Image

About Adam Witt

Adam Witt writes short fiction. He’s from the South Suburbs of Chicago. He’s here to help. Buy his first collection of short fiction, DEATH ISN’T FUNNY, at http://gumroad.com/adamwitt

Latest Posts | By Adam Witt

Nameless #1 by Grant Morrison and Chris Burnham

image

Grant Morrison came into Nameless fully loaded. It’s got aliens, it’s got secret societies, it’s got that weird vaguely sexual thing going on, it’s got dream logic, it’s got something approaching drug logic — all the Grant Morrison trademarks are there, backed up by Chris Burnham doing the work of his career. But: does it all add up?

Dying and the Dead #1 – Jonathan Hickman and Ryan Bodenheim

image

As with any Hickman book, there’s a lot being built here. Manhattan Projects and East of West took a while to build an emotional core, but The Dying and the Dead wears that on its sleeve. This promises to not only be something special from Hickman and Bodenheim, but something we haven’t really seen before.

Comic review – Stray Bullets: Killers by David Lapham
3 years ago

Comic review – Stray Bullets: Killers by David Lapham

There’s a certain kind of mythology behind Stray Bullets. The story of ‘regarded indie series comes back after long hiatus’ or ‘long-rumored project appears after (insert number of years)’ is one we’re hearing more and more, but there was an excitement you could feel in the room when Image posted the SB logo with the Image ‘i’ at its side. This wasn’t just a regarded indie book: this was the return of the book that put David Lapham on the map and won near-universal critical acclaim during its run (and lots of grumblings during its too-long hiatus).

There were a couple other questions. Chief among them: can do he it again? and which David Lapham will we be getting?

Unbeatable Squirrel Girl by Ryan North and Erica Henderson
3 years ago

Unbeatable Squirrel Girl by Ryan North and Erica Henderson

By  •  Comics

Sometimes, you can judge a book by its cover. The cover of Unbeatable Squirrel Girl tells you everything you need to know about the book: it’s going to be …
Read More

Ant-Man #1 by Nick Spencer and Ramon Rosanas
3 years ago

Ant-Man #1 by Nick Spencer and Ramon Rosanas

There are two strong points in Nick Spencer’s favor as a writer: he writes great ‘unlikeable protagonists’, and he’s really funny. Superior Foes of Spider-Man started off as a book that stole everything from Matt Fraction and David Aja’s Hawkeye that wasn’t bolted down, and ended up as something entirely its own: a book worth reading every month on its own merits, with a sense of humor and a verve almost inimitable. Here, with Ant-Man, he’s heading into similar territory, with similar success.

Comic review: Pop #1 by Curt Pires and Jason Copland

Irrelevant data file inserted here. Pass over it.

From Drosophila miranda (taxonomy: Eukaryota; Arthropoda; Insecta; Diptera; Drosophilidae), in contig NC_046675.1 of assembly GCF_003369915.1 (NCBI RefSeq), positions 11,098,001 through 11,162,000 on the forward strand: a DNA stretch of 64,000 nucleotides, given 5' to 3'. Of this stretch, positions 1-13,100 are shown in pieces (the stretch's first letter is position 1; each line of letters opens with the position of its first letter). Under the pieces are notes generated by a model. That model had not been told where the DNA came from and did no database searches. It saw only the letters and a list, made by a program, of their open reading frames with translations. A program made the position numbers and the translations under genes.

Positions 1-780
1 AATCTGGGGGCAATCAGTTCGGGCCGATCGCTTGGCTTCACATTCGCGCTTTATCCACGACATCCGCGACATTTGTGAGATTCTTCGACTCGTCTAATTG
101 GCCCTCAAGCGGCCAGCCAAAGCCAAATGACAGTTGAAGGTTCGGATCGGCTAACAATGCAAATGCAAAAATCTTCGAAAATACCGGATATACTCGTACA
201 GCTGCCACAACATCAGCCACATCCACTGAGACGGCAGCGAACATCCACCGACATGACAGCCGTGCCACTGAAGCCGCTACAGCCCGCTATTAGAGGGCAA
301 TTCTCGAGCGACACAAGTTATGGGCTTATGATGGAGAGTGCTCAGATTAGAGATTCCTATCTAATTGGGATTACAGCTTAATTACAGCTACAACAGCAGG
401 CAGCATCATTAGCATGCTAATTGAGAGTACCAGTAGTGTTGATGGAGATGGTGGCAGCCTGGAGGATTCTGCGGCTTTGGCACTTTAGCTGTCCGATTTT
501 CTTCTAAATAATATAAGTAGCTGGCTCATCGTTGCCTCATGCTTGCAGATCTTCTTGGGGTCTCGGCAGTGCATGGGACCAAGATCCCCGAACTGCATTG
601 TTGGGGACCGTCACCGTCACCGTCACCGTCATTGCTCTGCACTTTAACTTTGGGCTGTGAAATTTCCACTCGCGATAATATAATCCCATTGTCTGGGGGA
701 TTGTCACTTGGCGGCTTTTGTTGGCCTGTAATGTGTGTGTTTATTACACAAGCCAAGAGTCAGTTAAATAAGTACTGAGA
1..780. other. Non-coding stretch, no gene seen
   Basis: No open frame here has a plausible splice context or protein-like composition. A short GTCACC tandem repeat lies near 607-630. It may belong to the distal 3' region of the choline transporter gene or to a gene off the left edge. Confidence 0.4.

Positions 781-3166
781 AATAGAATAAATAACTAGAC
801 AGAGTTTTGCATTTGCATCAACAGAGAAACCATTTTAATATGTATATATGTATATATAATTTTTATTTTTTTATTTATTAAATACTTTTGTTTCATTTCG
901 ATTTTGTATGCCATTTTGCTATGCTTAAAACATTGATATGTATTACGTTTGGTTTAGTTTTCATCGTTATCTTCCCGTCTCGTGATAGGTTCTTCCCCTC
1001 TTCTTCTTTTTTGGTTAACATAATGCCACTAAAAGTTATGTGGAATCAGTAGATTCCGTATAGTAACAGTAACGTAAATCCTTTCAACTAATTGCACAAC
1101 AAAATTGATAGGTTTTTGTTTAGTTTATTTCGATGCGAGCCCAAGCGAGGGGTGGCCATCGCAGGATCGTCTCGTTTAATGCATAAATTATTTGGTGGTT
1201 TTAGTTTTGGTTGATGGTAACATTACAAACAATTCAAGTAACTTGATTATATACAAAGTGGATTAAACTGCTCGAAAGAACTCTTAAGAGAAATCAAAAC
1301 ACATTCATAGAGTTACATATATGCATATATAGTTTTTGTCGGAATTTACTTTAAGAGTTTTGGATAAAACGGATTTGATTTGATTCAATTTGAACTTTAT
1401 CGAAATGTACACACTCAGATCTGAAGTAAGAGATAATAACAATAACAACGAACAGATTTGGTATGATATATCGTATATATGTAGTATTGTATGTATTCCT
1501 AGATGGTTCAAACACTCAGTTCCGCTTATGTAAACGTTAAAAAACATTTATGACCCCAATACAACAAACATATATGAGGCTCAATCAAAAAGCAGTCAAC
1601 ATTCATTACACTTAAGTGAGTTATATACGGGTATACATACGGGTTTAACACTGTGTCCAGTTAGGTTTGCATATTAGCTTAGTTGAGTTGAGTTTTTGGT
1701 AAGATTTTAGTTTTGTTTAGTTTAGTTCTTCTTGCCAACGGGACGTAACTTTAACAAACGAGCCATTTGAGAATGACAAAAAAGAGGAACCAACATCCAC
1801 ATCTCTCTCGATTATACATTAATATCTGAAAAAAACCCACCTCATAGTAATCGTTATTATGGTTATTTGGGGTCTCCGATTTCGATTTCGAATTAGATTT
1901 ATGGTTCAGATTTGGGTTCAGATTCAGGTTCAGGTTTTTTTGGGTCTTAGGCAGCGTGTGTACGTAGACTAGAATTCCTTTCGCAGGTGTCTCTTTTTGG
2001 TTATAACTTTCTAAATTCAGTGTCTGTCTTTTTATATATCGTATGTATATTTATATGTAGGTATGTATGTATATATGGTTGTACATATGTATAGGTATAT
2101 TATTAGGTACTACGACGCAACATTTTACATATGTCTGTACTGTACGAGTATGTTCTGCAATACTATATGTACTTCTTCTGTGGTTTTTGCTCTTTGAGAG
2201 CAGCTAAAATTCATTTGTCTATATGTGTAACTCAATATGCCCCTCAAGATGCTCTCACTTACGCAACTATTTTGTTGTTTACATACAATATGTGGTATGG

3 years ago

Comic review: Pop #1 by Curt Pires and Jason Copland

By  •  Comics

Did you think The Wicked and the Divine could’ve used less idol worship? Did you think Stray Bullets could’ve used more weirdness? Did you like the art in both, but your tastes go more to the Matt Kindt side of things? Curt Pires and Jason Copland cooked up some mad science, and Pop #1 might be the book you’ve been waiting for.

Comic Review: The Fade Out #1, Ed Brubaker and Sean Phillips
3 years ago

Comic Review: The Fade Out #1, Ed Brubaker and Sean Phillips

By  •  Comics

There’s a good side and a bad side to doing consistently good work. There are three things you probably know already about Ed Brubaker and Sean Phillips’ books: they’ll be good, they’ll have crime, and it’s on your pull list / trade order. There’s a consistency to their work that fans have — rightfully — come to expect. The Fade Out #1 shows that there are, again, advantages and disadvantages to this.

Comic review: Deadly Class #1 by Rick Remender and Wes Craig
4 years ago

Comic review: Deadly Class #1 by Rick Remender and Wes Craig

By  •  Comics

There are about a million ideologies and influences behind punk. Much of it finds root in the do-it-yourself, be-your-own-person school-of-thought. Things aren’t how we want them to be, and we can’t change the overall landscape — so we’ll be over here doing our own thing. We’ll look like nothing you’ve ever seen before. We won’t do anything other than what we want. Rick Remender’s work in comics — from self-published to Marvel stardom — has always seemed to strive for that working-class punk vibe. This is the next logical step: a punk story.

Comic review: Marvel Knights’ Spider-Man #1 – Kindt / Rudy
4 years ago

Comic review: Marvel Knights’ Spider-Man #1 – Kindt / Rudy

By  •  Comics

The quick pitch-line for this book is “A story of Peter Parker as Spider-Man… versus 99 villains.” Peter Parker fans and villain nerds are covered. It’s continuity-free, and you can jump right in. Past all that plot-type dressing, though, you might wonder: is the story any good?

Comic review: Grindhouse #1 – Alex de Campi, Chris Peterson

By  •  Comics
Grindhouse #1 cover by Francesco Francavilla.

Mutant bees, blood, gratuitous cheesecake, and cat sex. If this weren’t served up in the first five pages, the book wouldn’t have a right to call itself Grindhouse. It does.

Comic review: Sex Criminals #1 – Matt Fraction, Chip Zdarsky

By  •  Comics
Cover for the issue, by Chip Zdarsky.

This could’ve been bad. Really, really bad. In the hands of Matt Fraction and Chip Zdarsky, Sex Criminals ends up as much more than a cheap joke: it’s one of the best debuts of the year. The word that comes to mind, all the way through this book, from tone, to characters, to setting, is ‘inimitable.’

Comic Review: CENTURY WEST by Howard Chaykin

By  •  Comics
from the cover of Century West by Howard Chaykin.

Read most interviews with Howard Chaykin, and you’re likely to find an anecdote about his obsessions with film. Dig a little deeper, and you’ll come across a fascination with the American Dream. In Century West, he blends these together, using the American West as a frame.

Top